Back in 2012, at the heart of London Olympics, Sir Dave Brailsford repeatedly told people of his belief in the marginal gains principle. Speaking to the BBC, he said “The whole principle came from the idea that if you broke down everything you could think of, that goes into riding a bike, and then improved it by 1%, you will get a significant increase when you put them all together.  There’s fitness and conditioning, of course, but there are other things that might seem on the periphery, like sleeping in the right position, having the same pillow when you are away and training in different places. They’re tiny things but if you clump them together it makes a big difference.” Brailsford believed that if it were possible to make a 1% improvement in a whole host of areas, the cumulative gains would end up being hugely significant. This principle has guided and driven the cycling team to great heights and Brailsford’s...
Read More

Year 7 Catch-up Premium

How well is your school using the additional funding for pupil premium and Year 7 Catch up? Ofsted will be looking for how you are supporting your new Year 7. The 2019 Ofsted Inspection Handbook says: In evaluating progress in literacy and mathematics, inspectors will take into account the progress of those for whom the Year 7 literacy and numeracy catch-up premium provides support. [In Outstanding schools,] Governors systematically challenge senior leaders so that the effective deployment of … Year 7 literacy and numeracy catch-up premium … secures excellent outcomes for pupils. In Outstanding Schools.. The following quotes are taken from Ofsted Inspection Reports of Outstanding secondary and all-through schools in 2018/19: Leaders use additional funding very effectively for disadvantaged pupils and those in Year 7 who need extra help to catch up with others. … Year 7 pupils who join the school with low starting points are provided with targeted support to improve their reading. Pupils benefit from work that closely matches their abilities and...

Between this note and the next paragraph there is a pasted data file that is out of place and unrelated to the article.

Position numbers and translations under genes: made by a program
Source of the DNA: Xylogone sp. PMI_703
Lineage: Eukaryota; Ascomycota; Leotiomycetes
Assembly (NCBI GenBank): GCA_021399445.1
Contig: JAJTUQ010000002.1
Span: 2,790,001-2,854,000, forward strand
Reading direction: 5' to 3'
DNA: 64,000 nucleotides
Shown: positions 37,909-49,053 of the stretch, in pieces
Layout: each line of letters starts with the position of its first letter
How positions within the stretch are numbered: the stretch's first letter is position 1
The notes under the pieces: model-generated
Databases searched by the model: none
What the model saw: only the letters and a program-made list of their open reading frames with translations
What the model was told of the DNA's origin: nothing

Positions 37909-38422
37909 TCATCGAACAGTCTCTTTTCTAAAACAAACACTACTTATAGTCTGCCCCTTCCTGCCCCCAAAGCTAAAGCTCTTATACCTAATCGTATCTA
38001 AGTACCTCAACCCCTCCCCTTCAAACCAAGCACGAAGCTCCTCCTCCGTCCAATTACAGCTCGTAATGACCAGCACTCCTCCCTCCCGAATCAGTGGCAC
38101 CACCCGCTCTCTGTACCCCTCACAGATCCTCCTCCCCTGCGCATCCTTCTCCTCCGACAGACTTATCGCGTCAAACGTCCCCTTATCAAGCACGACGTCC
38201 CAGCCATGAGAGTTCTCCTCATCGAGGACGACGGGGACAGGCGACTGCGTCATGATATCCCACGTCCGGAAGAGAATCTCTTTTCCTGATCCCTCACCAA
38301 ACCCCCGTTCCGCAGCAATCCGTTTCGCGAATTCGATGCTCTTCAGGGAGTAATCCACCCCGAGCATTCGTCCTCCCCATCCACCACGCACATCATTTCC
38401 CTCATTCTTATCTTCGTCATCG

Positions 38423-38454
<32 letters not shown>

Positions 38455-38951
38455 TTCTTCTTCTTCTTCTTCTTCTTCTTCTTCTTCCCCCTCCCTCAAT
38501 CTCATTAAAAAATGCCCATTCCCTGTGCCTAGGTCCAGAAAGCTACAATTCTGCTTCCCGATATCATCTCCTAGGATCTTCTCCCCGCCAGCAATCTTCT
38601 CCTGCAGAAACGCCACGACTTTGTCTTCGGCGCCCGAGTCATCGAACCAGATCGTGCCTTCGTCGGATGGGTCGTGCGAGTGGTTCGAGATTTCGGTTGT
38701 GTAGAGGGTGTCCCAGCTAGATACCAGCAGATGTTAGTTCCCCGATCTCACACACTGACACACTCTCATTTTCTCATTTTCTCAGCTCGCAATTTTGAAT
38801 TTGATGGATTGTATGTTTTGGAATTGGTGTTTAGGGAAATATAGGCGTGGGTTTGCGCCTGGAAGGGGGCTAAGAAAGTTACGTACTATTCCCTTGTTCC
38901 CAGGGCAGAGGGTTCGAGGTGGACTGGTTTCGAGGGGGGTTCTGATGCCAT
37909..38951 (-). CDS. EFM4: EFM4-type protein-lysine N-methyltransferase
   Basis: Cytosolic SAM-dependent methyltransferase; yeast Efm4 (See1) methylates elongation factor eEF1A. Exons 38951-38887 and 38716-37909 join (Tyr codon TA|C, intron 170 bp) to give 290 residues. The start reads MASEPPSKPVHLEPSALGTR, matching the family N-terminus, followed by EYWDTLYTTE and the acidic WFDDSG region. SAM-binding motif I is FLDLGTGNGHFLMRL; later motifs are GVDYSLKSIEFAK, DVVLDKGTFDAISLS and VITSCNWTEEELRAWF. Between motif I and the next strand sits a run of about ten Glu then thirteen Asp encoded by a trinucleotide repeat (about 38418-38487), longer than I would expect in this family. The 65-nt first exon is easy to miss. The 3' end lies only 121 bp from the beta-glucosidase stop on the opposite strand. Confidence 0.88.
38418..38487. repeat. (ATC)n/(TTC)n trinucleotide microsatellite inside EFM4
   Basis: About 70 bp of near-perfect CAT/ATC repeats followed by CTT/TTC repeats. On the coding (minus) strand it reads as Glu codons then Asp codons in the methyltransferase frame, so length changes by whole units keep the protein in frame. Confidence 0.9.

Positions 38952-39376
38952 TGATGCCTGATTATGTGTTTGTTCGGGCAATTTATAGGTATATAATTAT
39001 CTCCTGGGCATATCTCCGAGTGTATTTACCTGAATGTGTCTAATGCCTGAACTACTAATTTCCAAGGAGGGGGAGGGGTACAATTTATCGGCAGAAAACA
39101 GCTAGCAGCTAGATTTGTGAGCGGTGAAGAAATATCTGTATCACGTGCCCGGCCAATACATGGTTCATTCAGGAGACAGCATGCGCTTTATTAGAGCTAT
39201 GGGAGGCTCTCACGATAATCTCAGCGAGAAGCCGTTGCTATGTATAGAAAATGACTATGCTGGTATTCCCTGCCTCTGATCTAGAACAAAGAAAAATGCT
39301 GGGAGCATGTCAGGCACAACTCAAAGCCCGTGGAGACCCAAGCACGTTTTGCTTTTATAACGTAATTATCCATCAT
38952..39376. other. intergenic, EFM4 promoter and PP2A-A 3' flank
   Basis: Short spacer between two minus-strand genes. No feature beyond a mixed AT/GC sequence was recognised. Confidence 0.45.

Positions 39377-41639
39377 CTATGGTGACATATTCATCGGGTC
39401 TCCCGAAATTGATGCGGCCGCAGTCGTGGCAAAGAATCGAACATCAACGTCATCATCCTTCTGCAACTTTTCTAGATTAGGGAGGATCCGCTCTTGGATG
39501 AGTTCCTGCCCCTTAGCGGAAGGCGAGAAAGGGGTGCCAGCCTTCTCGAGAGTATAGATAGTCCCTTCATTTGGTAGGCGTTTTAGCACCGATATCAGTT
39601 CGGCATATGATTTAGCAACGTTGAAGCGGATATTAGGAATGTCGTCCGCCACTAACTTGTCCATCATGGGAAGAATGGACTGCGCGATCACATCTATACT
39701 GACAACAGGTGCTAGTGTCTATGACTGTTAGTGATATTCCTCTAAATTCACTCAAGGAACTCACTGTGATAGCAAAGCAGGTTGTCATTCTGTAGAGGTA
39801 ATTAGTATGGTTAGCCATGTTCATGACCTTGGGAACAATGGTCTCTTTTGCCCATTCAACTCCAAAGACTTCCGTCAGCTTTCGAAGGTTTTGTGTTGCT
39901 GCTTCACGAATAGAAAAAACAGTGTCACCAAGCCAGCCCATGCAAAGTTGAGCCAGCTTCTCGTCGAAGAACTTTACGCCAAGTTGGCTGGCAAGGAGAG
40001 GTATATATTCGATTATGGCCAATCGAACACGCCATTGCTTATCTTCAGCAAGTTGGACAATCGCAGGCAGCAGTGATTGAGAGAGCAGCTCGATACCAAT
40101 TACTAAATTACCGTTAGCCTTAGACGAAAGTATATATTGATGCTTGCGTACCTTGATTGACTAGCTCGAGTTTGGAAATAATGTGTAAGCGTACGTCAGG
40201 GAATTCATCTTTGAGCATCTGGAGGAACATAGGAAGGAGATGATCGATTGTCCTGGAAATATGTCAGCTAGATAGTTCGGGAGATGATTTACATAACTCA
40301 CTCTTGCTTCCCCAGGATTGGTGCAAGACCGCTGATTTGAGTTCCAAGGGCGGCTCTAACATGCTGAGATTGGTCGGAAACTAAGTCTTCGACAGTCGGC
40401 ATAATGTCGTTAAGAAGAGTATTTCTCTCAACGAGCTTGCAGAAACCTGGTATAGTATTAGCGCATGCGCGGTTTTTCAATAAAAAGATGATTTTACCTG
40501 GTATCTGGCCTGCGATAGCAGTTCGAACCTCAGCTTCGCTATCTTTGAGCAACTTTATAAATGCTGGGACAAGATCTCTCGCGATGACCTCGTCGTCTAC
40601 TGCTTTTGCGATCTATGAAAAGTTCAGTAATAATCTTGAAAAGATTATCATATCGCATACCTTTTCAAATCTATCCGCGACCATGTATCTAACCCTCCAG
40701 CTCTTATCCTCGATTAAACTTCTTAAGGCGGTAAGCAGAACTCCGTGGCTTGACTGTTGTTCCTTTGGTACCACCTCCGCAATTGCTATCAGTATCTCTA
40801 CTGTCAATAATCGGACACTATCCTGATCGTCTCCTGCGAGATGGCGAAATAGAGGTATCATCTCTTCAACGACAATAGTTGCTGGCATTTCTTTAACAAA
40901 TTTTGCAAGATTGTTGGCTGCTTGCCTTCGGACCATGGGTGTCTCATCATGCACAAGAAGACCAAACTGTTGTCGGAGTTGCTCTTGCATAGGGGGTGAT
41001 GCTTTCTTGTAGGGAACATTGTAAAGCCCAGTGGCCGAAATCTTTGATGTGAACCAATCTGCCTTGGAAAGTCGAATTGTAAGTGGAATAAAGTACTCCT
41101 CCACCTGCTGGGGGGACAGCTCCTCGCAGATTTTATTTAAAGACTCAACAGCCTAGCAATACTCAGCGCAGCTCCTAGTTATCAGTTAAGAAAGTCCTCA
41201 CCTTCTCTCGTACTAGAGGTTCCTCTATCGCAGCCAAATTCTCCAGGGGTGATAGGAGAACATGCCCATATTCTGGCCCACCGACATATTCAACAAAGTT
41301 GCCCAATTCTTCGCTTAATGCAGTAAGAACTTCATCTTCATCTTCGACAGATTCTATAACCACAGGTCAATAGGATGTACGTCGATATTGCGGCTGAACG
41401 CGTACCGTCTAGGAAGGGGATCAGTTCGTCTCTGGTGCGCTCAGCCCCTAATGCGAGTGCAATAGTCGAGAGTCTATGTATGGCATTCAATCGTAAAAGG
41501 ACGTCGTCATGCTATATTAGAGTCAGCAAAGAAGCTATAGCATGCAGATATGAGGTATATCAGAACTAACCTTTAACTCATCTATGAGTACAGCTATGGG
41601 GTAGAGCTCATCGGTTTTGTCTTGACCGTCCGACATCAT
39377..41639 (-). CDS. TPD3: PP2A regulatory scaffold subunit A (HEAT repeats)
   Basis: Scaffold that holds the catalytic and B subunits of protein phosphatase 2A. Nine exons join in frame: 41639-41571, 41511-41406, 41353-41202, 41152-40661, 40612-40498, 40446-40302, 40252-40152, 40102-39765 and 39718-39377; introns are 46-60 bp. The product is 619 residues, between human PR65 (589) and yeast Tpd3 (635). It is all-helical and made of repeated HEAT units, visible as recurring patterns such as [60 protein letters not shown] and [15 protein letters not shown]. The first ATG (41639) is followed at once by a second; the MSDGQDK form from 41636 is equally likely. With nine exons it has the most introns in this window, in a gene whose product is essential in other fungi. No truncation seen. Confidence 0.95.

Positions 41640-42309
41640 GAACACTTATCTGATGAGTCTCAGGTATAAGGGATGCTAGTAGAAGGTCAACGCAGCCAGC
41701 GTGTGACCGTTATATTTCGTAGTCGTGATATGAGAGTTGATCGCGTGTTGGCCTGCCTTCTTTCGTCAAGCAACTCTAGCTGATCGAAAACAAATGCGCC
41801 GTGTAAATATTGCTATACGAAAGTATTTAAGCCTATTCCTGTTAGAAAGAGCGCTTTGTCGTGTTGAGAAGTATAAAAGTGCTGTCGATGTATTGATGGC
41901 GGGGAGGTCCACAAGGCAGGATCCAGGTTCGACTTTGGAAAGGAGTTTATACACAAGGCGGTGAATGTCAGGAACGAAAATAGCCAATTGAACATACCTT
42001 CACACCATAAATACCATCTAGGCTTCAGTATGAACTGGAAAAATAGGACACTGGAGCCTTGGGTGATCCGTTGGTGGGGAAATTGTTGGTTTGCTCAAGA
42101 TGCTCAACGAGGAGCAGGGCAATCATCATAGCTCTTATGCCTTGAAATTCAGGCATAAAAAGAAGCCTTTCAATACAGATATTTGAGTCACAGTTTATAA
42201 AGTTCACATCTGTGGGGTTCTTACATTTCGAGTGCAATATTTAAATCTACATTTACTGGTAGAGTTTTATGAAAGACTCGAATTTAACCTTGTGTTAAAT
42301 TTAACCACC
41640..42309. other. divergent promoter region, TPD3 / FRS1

Read More

Ofsted Curriculum: Intent and Implementation

The new Ofsted Inspection Framework speaks a lot about Curriculum. Whilst the new directed focus has been welcomed, there is a lot of misunderstanding about what this means in practice. Schools are buying in help from outside sources against Ofsted Advice and Ofsted are constantly claiming there is no "Ofsted curriculum". So what will inspectors be looking for in your school curriculum from September 2019 onwards? What do they mean by a good or outstanding "quality of education"? In this article, we hope to help answer these questions by looking at Amanda Spielman's recent speech, the results of the Ofsted research project and the Ofsted School inspection Handbook. Amanda Spielman In a recent speech (10th July) at the Victoria and Albert Museum, Amanda Spielman was discussing the Ofsted research into Curriculum and what this means moving forward. The quality of education judgement does consider how well pupils are doing in national assessments and qualifications. But this should be the reflection of what children...
Read More

Progress 8 Bandings

In early 2017 the DfE categorised schools into 5 different Progress Bandings: But it is easy to get things wrong. BBC News website The BBC News website did so on 16 April 2019, when it said: A school's performance is measured through pupils' progress, called Progress 8, via a scoring system of between -1 and 1, with the average being 0.A score lower than 0 is recognised as not achieving the minimum standard expected by the government, with -1 being well below average. There are three things are wrong with these two sentences: Firstly, Progress 8 is not a scoring system of between -1 and 1. There are no such arbitrary limits, and in 2018 there are 70 mainstream schools with a Progress 8 score below -1, and 50 schools above +1.A score lower than 0 is not recognised as achieving the minimum standard expected; that would be -0.50 (but only up to 2017/18).A progress score of -1 is not the threshold of "well...
Read More